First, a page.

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VCs On Politics: Officials Who Say They Love Innovation Are Actually Suffocating It

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are well meaning, but it’s the directions they get from Congress. They are worried about getting put on the spot. Nobody asks, how many people did you save today by approving a drug, how many people can now get a drug for lymphoma. Patients will organize and wake up.”

This regulatory regime, and extremely litigious attitude toward anything that might happen in a clinical trial, has been a big reason why biotech and pharma companies are increasingly running their clinical trials—and taking the jobs that go with them—overseas.

Then there’s the debate in the other Washington about “carried interest,” which essentially would more than double taxes on venture firms. Marc Heesen, the president of the National Venture Capital Association, gave a nod to how he’s spent a lot of time fighting this idea in the nation’s capital. Nelsen noted that he spoke with British Columbia premier Gordon Campbell last week, who was happy to hear about the new tax increase, and is trying to take advantage of it to find ways to lure more of Arch’s capital north of the border.

“If there are policymakers in the audience, and you don’t think it matters, it does,” Nelsen says.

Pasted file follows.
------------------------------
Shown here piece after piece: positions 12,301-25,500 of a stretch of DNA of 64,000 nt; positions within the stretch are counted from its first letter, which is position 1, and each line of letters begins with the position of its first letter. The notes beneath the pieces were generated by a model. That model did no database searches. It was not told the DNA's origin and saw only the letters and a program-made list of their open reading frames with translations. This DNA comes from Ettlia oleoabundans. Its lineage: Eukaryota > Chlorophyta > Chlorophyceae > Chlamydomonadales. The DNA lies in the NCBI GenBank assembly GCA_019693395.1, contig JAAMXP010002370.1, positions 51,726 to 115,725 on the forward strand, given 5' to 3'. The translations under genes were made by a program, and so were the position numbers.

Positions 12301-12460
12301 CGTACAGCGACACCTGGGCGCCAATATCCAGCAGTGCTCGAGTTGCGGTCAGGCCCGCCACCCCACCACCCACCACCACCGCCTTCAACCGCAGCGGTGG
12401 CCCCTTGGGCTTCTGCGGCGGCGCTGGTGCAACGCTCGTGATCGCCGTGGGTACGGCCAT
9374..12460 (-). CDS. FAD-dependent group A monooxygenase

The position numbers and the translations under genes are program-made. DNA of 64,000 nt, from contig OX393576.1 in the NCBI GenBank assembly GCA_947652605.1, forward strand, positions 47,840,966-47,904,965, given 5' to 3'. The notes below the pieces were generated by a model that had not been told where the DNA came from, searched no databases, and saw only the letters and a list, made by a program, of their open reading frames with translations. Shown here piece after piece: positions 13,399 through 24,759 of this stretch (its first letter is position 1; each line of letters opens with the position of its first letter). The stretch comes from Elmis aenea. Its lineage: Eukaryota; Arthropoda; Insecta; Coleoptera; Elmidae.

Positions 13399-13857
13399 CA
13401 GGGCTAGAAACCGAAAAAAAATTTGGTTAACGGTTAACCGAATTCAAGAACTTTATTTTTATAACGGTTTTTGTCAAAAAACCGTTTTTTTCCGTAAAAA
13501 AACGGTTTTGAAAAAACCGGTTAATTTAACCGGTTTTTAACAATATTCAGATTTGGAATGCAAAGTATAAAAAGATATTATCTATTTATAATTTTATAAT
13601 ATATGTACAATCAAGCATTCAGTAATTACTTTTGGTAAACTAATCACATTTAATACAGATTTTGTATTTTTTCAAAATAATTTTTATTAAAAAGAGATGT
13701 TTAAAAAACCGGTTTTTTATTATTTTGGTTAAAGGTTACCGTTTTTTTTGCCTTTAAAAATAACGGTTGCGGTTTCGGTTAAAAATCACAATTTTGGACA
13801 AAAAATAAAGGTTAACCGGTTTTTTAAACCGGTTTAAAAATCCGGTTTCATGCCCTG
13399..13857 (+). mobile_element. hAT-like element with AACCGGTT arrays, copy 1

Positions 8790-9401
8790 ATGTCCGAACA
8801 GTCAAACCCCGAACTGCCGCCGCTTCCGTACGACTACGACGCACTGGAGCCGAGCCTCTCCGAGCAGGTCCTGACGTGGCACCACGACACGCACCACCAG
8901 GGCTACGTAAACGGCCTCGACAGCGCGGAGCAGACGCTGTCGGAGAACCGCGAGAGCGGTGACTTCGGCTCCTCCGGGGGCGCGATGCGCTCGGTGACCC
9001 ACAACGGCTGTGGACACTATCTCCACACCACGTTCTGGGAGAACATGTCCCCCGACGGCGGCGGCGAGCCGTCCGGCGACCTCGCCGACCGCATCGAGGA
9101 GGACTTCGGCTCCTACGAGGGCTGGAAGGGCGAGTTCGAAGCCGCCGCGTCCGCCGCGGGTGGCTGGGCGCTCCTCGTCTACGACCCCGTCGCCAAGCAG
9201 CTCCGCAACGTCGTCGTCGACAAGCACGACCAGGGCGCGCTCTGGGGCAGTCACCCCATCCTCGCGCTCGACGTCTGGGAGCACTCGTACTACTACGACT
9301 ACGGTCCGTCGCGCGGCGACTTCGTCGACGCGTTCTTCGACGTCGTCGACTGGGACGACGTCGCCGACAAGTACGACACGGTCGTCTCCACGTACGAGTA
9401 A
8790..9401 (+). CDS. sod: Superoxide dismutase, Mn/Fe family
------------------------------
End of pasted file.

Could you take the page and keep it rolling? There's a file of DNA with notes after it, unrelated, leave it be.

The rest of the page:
Then Nelsen really got worked up when talking about policies that are advancing at the state level. One is a new tax on research and development, which Nelsen said is “the looniest thing I’ve heard in a long time in a state based on an innovation economy.” Another is a new business and occupation (B&O) tax on investment firms, which “would cause all of them to leave the state the next day, including foundations,” if it became law. Nelsen wrote a guest editorial about this in Xconomy last week.

All of this was interesting to hear from Nelsen, who worked hard to campaign for President Obama in 2008, and was positioned up front near the stage in Chicago’s Grant Park on his historic election night victory. Obama’s team has been seeking input from venture capitalists, but Nelsen didn’t point to anything concrete that he said would help the industry.

“It’s amazing to me that people are thinking about taxing an innovation industry that’s at the core of our competitive advantage. If you create jobs in healthcare and cleantech and hold that stock for five or 10 years, you should be incentivized for it, and rewarded for it,” he said, his voice rising. “I’m not passionate about this,” he joked. The crowd applauded.

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  • The real surprise is that Nelsen is surprised that the administration he helped elect is anti innovation and against rewarding venture investment. I do not understand why so many VC’s support the liberal agenda. There must be a personal agenda I’m missing.

  • LB

    The answer, Brad, is that the prevailing business model inthe US (including the current VC model) is to get the government to subsidize your industry. This means sucking up to politicians that are willing to throw tax dollars and effect policies that inflate the bubble of interest (e.g. real-estate, alternative energy, cash for clunkers, unions). In biotech, Advamed and BIO both thought that they could avoid Democrat demogoguery and vilification by playing the game with the Pres., but have learned that they were just used for the photo-op. Hopefully Nelson has learned the same lesson, but I doubt it.